MANAGING INTELLECTUAL PROPERTY, DECEMBER 2010 / JANUARY 2011
Enforcing security interests is not always as simple as we may want it to be, especially when it comes to chasing debtors who retain title or possession of secured IP, or any movable asset colateral, where the debtor can assign or set that asset as collateral in other credits. This situation has driven creditors to refuse to take movable assets as security interests unless they are left in consignment with a creditor or third-party depositary.
On October 7 2010 the Mexican Ministry of Economy launched the Asset Security Interest Registry (RUG), where any potential buyer or creditor may verify if a certain good is currently set as collateral. Additionally any creditors, Mexican or foreign, can now register a security interest at the RUG, giving the creditor a way to perfect the security interest and obtain priority over other creditors, however, its effectiveness is questionable, as registration at the RUG is not mandatory.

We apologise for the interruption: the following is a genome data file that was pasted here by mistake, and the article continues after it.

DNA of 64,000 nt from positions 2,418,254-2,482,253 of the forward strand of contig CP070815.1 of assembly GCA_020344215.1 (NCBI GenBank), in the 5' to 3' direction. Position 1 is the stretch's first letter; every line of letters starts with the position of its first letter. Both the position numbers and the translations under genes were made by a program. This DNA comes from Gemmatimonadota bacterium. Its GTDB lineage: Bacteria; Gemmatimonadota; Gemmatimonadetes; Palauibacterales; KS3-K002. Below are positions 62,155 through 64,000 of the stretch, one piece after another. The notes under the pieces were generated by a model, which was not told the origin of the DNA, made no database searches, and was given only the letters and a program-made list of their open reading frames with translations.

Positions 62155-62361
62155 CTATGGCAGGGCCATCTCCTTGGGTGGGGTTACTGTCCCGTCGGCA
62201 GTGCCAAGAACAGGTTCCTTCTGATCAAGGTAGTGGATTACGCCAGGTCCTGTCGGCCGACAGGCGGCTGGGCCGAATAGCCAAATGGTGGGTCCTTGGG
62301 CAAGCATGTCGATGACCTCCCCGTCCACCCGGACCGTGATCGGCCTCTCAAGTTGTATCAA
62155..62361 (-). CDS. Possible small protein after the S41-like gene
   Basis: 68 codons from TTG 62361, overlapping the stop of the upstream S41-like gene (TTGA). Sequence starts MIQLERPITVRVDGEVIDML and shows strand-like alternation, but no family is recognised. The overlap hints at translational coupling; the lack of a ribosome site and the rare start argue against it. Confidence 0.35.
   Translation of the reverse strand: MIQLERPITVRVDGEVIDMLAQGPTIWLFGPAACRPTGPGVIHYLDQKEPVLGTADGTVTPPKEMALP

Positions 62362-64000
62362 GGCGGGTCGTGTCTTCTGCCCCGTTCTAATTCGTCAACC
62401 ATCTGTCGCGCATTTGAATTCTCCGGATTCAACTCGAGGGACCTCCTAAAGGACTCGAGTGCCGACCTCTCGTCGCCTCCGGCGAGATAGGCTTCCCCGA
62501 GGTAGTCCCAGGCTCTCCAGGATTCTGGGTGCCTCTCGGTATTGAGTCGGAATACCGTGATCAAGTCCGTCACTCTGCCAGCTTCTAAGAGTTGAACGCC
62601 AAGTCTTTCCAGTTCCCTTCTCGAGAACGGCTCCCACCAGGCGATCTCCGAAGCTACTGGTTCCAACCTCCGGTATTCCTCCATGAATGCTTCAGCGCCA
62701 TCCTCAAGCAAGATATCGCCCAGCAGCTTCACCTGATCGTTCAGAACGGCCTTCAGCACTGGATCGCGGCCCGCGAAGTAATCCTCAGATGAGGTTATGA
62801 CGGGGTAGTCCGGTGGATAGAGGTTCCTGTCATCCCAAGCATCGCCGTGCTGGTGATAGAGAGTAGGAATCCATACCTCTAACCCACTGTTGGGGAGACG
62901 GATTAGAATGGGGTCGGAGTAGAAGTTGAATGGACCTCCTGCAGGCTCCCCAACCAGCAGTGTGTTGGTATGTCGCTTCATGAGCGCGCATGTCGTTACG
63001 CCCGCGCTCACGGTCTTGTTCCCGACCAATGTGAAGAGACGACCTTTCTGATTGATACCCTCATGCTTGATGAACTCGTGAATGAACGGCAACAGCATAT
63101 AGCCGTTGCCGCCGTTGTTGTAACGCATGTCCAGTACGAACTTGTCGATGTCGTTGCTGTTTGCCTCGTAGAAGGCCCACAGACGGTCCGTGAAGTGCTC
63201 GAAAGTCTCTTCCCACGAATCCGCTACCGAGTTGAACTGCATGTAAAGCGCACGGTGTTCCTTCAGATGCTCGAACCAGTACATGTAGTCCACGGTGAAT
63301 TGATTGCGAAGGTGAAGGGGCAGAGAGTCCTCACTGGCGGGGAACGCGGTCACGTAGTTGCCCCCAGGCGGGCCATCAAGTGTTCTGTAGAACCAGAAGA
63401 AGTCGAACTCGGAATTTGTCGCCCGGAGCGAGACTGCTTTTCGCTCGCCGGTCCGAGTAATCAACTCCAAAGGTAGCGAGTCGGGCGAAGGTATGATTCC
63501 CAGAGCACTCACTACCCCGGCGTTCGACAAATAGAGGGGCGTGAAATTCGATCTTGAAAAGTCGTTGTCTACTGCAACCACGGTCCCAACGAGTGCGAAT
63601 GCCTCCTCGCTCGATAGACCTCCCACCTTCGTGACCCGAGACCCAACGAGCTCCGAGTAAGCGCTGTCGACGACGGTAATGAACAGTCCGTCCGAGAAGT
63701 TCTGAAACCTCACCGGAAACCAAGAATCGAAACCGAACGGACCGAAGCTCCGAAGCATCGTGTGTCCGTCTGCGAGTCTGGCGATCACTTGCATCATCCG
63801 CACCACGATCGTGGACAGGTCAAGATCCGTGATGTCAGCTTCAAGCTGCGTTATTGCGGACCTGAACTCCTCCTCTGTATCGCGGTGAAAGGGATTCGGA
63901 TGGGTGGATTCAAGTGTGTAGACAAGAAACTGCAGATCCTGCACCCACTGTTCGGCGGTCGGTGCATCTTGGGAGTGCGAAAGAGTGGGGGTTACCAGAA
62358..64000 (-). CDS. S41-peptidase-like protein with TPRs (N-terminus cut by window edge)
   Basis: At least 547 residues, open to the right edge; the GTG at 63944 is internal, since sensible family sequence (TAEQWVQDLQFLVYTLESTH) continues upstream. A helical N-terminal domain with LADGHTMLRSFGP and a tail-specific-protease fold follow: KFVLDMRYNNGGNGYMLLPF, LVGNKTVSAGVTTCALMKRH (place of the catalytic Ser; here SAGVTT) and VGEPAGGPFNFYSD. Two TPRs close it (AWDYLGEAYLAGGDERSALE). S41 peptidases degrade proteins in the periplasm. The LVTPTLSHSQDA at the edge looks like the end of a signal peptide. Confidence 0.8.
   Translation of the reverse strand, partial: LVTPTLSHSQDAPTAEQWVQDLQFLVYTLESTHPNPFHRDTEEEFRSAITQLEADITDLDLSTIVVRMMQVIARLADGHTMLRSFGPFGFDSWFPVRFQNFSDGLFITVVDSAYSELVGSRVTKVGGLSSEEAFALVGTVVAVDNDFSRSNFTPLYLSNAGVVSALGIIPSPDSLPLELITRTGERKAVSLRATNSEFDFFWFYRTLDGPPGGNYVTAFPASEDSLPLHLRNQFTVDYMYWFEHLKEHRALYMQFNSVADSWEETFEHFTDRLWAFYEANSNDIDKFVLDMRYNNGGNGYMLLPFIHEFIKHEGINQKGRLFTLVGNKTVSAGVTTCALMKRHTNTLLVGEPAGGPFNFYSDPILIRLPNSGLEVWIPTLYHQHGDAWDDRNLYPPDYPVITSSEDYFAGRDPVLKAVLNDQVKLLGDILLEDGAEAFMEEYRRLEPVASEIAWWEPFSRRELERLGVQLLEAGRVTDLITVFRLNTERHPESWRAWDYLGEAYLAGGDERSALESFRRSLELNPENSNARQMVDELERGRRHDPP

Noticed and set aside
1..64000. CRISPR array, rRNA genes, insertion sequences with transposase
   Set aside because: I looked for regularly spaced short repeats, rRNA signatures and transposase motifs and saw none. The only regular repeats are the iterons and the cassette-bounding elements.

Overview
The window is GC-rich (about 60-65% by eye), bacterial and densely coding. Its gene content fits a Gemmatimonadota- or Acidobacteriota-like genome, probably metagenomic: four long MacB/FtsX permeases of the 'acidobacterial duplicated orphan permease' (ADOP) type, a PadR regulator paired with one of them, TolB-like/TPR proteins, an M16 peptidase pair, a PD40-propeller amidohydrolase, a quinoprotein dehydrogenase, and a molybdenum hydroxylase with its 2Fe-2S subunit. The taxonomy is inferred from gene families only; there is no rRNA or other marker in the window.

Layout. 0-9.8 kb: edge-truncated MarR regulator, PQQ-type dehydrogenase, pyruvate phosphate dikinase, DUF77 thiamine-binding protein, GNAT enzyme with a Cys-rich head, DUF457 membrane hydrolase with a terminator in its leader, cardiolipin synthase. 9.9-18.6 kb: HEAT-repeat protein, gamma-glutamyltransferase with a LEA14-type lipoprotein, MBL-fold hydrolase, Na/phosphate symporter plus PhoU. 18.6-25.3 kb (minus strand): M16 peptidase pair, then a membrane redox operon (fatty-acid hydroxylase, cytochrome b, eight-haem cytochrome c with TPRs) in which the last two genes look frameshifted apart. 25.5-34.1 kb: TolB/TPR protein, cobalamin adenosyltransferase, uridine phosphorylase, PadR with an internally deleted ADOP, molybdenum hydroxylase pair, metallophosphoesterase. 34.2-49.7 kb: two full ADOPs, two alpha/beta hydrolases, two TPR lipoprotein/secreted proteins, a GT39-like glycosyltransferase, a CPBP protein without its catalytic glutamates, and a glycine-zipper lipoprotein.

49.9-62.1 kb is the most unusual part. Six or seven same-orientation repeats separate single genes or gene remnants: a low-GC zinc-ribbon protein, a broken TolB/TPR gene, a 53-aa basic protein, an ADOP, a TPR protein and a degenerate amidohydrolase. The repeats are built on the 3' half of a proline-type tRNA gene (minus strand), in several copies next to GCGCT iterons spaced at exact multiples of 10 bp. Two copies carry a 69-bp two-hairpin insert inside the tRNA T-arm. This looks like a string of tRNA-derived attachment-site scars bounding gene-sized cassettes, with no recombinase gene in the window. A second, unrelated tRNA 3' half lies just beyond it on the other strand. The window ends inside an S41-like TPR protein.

The Civil Law regulates intangible assets like IP as movable assets, so the question is: should you register security interests at the RUG? Any security interests on IP rights are recorded at the Mexican Institute of Intellectual Property (IMPI) to make them enforceable upon third parties. So registration at RUG may not be seen as necessary. However, it might be helpful to provide legal certainty to creditors when a specific security may not be registered at IMPI or if registered, is not public (such as patent applications, which are kept confidential), thus making it impossible for creditors to determine if a partner application has already been set up as collateral.